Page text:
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May 27, 2015

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City government:

City, firefighters turn to fact-finding to resolve contract differences

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Steve Marcus

City of Las Vegas firefighters treat a man, apparently suffering from smoke inhalation, after a fire at the City Center Motel, on the northeast corner of Fremont Street and Seventh Street, in downtown Las Vegas Tuesday, May 8, 2012.

After months at impasse, firefighters and the city of Las Vegas are scheduled next month to resume efforts to reach a contract agreement, this time with the help of a third party.

Over the course of three days starting Feb. 4, an independent fact-finder will hear arguments and evidence from both sides and issue recommendations about the disputes that could help end negotiations that had been stalled since an impasse was declared in May 2012.

There’s been little discussion about the contract since, said Scott Johnson, president of firefighter union Local 1285. Firefighters have continued working under the terms of the previous agreement.

At issue are concessions sought by the city that firefighters are reluctant to make after several years of budget cuts.

“That doesn’t mean we are asking for a great deal of things. It simply means we are hoping to reset and do some recovery of concessions our members have made in the last couple of contracts,” Johnson said.

City Manager Elizabeth Fretwell has called the growth of the fire department’s budget, which has increased at nearly twice the rate of the city’s general fund since 2004, unsustainable.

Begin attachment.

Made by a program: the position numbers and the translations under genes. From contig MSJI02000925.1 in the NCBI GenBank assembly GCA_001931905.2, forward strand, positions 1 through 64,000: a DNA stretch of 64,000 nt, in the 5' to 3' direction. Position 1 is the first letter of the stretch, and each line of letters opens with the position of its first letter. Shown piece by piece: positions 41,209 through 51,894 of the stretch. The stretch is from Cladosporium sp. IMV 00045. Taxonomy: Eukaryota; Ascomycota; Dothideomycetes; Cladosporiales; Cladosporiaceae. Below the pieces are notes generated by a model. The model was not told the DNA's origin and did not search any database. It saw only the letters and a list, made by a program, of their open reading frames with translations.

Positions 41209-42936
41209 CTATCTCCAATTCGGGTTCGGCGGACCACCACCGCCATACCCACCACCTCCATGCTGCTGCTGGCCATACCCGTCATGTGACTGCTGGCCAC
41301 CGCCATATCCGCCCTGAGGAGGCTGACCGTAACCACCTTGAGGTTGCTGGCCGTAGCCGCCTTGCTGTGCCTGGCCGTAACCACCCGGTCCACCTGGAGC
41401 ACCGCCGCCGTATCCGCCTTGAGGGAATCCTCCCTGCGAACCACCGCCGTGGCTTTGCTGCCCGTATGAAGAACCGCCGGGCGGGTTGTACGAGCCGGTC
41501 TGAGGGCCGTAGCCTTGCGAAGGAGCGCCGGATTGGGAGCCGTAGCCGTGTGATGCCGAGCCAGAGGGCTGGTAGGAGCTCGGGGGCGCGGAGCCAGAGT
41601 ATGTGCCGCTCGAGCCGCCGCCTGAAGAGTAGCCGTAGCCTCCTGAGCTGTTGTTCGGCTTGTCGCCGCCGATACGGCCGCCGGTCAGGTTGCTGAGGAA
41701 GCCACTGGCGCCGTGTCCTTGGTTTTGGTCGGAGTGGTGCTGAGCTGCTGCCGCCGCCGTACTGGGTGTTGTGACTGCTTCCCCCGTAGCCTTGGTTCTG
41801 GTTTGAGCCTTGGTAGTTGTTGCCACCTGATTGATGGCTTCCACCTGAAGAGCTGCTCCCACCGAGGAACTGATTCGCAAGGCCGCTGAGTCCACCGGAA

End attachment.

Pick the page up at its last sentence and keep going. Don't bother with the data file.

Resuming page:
The contentiousness of the negotiations is captured in a September complaint filed by the firefighters after the city offered each of them a $549 bonus.

The complaint, which has played out over the past months in a series of filings with the Local Government Employee-Management Relations Board, accuses the city of bad-faith bargaining for offering the bonus to firefighters as part of its “gain-sharing program.”

The program, akin to profit-sharing in the private sector, took a percentage of leftover funds, $1.3 million this year, and gave them to city employees in the form of a bonus.

Three employee groups, 262 nonunion employees and 263 members of two separate police unions, accepted the bonuses, but the 594-member firefighter union and the 1,248-member Las Vegas City Employee Association rejected the bonuses.

The firefighters were the only employee group to file a complaint over the bonuses. Johnson said the gain-sharing bonus circumvented and undermined the collective-bargaining process.

“We feel that these issues are best handled at the negotiating table. This is not the proper process by which to go forward with this type of an offer,” Johnson said.

That complaint likely won’t be heard by the employee relations board for several months, by which time the fact-finder could have issued his recommendations.

Johnson said he’s optimistic the fact-finding process would lead to a deal between the firefighters and the city.

If it doesn’t, negotiations could make their way to binding arbitration, where each side submits its final, best offer and an arbitrator chooses between them, something the firefighters haven’t done in more than a decade, Johnson said.

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